If you’ve never bought a home before, here’s something you should be aware of: When you do become a homeowner, you’re going to find yourself flooded with offers to buy all different kinds of insurance. Some of these insurance products may be genuinely useful—even necessary. Others you’re perfectly safe to skip out on, and save your money. The question is, how do you know which is which?
We’ll get you up to speed with a quick rundown of some common insurance products.
The Homeowner’s Guide to Insurance
Title insurance. This insurance product will protect you and your lender in the event that the property title comes with a lien, a title defect, or some other issue. If you are getting a mortgage, title insurance will likely be required by your lender—and even if you’re paying in cash, title insurance is something we recommend.
Homeowners insurance. A homeowners policy will protect you from catastrophic loss should something like a fire or a major storm impact your home. This is another one that your lender will almost certainly require, and we strongly recommend it even for cash buyers.
Umbrella insurance. Umbrella insurance basically expands what is covered under your homeowners insurance. Those who are wealthy and have a lot of valuables might consider it, but otherwise it’s not really worth it.
Full-value moving insurance. This is something you can probably get directly from your moving company, to offset the cost of anything that might be broken during the moving process. It’s not necessary for everyone, but if you have much in the way of real valuables, we recommend it. Be sure to shop around with third-party sellers, too, as you can probably save money this way.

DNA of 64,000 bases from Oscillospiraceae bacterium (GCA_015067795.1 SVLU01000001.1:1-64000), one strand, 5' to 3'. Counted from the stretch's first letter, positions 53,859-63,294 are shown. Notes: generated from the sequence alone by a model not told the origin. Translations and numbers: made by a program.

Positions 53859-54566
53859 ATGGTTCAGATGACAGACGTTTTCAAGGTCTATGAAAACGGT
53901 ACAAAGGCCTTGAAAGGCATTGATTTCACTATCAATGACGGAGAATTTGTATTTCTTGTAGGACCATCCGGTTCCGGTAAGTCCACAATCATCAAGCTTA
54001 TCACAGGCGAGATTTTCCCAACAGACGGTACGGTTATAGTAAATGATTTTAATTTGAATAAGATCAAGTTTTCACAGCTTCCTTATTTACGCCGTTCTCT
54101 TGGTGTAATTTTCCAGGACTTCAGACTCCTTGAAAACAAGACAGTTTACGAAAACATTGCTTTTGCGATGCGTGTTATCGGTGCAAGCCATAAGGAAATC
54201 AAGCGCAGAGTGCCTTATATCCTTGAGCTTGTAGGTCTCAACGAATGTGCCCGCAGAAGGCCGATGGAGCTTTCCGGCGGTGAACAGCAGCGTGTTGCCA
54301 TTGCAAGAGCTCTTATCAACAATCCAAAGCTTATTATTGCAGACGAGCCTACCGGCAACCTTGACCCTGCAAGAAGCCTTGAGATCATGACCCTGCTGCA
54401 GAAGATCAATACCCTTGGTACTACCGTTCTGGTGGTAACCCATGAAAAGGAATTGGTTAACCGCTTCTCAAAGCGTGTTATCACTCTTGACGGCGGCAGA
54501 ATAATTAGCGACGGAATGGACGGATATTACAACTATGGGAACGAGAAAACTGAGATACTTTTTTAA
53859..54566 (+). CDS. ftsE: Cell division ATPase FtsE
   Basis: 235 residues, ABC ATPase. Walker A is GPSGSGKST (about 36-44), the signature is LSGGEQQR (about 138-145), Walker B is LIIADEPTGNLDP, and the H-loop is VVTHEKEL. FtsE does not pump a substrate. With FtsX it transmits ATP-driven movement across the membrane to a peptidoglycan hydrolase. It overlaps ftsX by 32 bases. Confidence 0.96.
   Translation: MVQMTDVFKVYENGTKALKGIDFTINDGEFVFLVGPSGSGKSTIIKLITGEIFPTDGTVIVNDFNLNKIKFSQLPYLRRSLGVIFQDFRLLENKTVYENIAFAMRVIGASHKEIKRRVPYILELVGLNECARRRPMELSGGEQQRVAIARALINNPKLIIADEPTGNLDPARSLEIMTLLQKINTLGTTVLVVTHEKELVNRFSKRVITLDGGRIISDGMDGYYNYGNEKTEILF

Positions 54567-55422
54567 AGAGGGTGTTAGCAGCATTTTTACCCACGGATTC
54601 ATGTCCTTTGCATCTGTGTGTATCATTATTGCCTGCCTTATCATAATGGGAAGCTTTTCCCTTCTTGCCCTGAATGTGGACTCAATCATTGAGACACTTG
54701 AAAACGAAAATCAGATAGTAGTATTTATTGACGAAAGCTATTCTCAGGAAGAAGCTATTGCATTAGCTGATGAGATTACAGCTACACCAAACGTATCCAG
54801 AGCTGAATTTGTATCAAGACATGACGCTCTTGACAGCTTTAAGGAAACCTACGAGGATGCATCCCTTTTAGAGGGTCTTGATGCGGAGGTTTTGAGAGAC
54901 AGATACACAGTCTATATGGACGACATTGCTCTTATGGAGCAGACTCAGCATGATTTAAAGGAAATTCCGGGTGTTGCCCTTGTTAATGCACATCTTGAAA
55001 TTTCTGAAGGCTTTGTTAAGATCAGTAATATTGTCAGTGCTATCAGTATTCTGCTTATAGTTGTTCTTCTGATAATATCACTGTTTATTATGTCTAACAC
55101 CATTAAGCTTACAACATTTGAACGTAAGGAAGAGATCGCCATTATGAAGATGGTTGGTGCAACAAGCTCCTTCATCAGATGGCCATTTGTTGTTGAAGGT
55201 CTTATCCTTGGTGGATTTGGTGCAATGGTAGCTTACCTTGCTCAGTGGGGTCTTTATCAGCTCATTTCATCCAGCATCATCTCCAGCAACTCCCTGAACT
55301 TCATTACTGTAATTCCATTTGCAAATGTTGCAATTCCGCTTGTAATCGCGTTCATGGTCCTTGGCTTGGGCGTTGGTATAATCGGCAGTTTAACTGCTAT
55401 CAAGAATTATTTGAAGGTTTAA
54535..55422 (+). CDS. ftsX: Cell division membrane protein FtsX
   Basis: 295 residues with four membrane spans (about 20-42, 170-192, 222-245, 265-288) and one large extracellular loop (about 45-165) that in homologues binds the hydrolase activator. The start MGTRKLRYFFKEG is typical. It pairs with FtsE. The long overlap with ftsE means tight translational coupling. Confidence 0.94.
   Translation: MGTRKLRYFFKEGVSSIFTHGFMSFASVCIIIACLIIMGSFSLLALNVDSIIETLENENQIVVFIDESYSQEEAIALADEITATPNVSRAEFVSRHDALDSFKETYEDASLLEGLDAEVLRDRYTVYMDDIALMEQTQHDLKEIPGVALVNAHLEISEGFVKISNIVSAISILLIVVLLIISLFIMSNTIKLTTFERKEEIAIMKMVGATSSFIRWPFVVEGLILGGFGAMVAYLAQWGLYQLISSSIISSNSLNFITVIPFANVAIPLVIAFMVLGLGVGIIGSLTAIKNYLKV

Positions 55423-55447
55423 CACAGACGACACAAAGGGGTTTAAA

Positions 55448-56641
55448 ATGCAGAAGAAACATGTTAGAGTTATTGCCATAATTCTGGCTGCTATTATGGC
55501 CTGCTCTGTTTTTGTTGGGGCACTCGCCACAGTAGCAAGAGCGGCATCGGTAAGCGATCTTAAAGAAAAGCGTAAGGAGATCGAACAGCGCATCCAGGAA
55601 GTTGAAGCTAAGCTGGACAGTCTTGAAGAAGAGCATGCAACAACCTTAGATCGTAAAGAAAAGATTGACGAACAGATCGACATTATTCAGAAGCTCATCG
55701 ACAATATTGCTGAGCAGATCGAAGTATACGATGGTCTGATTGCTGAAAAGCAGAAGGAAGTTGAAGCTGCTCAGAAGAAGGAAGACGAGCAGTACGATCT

Flood insurance. If you live in an area where flooding is likely, this insurance product can help protect you against worst-case scenarios. We recommend it for those in high-flood areas, but that’s it.
Private mortgage insurance. This policy is really meant to protect your lender from your inability to pay off your loan. If you make a down payment of 20 percent or more then you won’t need it; if you make a smaller down payment, the lender may require it. There is no reason to buy it unless your lender makes it mandatory.
Mortgage protection life insurance. Should you die while still making payments on your mortgage, this insurance product will cover your loved ones, ensuring that they are not left with that financial burden. There is really not much point to this, though, as regular term life insurance is a better use of your money.
That’s our guide, and hopefully it will prove helpful to you as you navigate the different offers being thrown your way. If you need any additional clarification, you’re welcome to contact us here at Minges Cline Real Estate. We love helping North Carolina homeowners however we can!